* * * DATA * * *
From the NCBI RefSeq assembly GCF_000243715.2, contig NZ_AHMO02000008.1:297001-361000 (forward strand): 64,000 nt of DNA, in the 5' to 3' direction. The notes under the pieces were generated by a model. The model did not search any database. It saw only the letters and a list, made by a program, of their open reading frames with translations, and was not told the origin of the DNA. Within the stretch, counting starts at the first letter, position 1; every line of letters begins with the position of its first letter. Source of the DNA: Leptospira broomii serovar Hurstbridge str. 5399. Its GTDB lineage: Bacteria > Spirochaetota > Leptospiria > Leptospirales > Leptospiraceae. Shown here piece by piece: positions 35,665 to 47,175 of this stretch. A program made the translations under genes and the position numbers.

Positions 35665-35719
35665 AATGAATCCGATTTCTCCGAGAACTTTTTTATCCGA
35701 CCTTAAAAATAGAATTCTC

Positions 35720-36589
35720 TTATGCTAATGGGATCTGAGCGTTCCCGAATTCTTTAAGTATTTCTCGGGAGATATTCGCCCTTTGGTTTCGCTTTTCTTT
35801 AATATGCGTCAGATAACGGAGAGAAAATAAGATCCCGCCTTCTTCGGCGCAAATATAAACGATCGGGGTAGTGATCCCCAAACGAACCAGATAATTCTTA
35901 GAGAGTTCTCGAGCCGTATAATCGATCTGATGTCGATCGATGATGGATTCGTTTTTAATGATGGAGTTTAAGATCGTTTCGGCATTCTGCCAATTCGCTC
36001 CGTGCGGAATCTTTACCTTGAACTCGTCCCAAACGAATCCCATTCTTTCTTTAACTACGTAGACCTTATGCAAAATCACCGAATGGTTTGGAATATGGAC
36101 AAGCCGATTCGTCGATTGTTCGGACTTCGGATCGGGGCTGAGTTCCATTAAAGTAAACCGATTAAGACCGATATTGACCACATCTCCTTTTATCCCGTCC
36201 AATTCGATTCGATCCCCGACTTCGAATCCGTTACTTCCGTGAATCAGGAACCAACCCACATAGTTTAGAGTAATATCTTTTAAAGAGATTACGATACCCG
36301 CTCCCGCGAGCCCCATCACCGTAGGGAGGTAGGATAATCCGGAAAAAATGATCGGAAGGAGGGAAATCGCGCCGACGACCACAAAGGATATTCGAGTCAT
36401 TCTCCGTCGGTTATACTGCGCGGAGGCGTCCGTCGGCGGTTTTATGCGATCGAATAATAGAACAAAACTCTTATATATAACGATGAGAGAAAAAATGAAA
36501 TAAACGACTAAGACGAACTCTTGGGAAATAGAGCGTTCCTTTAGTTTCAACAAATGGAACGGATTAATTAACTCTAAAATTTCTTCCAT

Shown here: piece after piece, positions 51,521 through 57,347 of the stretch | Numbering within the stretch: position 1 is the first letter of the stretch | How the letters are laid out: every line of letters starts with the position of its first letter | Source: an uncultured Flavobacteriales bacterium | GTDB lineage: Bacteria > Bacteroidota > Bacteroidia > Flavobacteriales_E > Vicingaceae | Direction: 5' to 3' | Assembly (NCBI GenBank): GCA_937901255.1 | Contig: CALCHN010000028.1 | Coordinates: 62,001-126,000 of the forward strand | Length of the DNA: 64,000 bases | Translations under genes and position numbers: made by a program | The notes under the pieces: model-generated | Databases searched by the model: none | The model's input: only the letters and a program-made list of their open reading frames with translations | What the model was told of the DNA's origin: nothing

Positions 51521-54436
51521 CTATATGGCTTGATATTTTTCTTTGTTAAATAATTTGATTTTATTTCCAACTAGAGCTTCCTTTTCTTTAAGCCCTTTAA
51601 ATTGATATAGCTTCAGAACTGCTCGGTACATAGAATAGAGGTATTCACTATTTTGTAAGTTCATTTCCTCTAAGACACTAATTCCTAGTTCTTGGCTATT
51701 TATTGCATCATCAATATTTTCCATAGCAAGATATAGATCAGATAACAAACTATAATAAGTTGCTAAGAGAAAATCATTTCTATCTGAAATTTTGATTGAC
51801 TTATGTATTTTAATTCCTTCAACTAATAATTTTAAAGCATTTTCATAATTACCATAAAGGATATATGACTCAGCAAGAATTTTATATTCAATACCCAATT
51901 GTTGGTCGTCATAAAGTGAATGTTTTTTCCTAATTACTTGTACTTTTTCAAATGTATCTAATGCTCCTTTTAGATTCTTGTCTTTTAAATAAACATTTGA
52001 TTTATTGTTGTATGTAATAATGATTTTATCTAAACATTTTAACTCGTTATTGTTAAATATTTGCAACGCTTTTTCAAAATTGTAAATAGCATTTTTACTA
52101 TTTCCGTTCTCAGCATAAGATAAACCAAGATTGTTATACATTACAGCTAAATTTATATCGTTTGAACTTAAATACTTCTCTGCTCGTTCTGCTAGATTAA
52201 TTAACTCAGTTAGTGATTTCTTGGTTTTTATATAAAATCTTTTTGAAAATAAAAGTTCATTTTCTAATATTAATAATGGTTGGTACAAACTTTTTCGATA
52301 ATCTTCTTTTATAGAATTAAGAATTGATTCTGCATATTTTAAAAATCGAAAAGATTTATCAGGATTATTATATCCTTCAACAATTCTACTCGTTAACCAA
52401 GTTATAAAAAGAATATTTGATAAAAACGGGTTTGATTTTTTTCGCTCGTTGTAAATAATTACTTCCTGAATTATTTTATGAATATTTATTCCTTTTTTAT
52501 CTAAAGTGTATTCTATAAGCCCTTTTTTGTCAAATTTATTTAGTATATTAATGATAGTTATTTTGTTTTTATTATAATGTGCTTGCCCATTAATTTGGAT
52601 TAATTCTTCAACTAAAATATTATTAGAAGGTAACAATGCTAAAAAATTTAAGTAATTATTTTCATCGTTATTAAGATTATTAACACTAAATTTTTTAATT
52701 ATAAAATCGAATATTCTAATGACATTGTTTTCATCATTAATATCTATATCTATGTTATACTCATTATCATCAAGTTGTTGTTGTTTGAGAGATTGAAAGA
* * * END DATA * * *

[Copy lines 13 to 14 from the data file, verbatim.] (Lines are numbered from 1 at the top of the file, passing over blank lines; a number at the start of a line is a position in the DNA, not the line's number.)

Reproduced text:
36401 TCTCCGTCGGTTATACTGCGCGGAGGCGTCCGTCGGCGGTTTTATGCGATCGAATAATAGAACAAAACTCTTATATATAACGATGAGAGAAAAAATGAAA
36501 TAAACGACTAAGACGAACTCTTGGGAAATAGAGCGTTCCTTTAGTTTCAACAAATGGAACGGATTAATTAACTCTAAAATTTCTTCCAT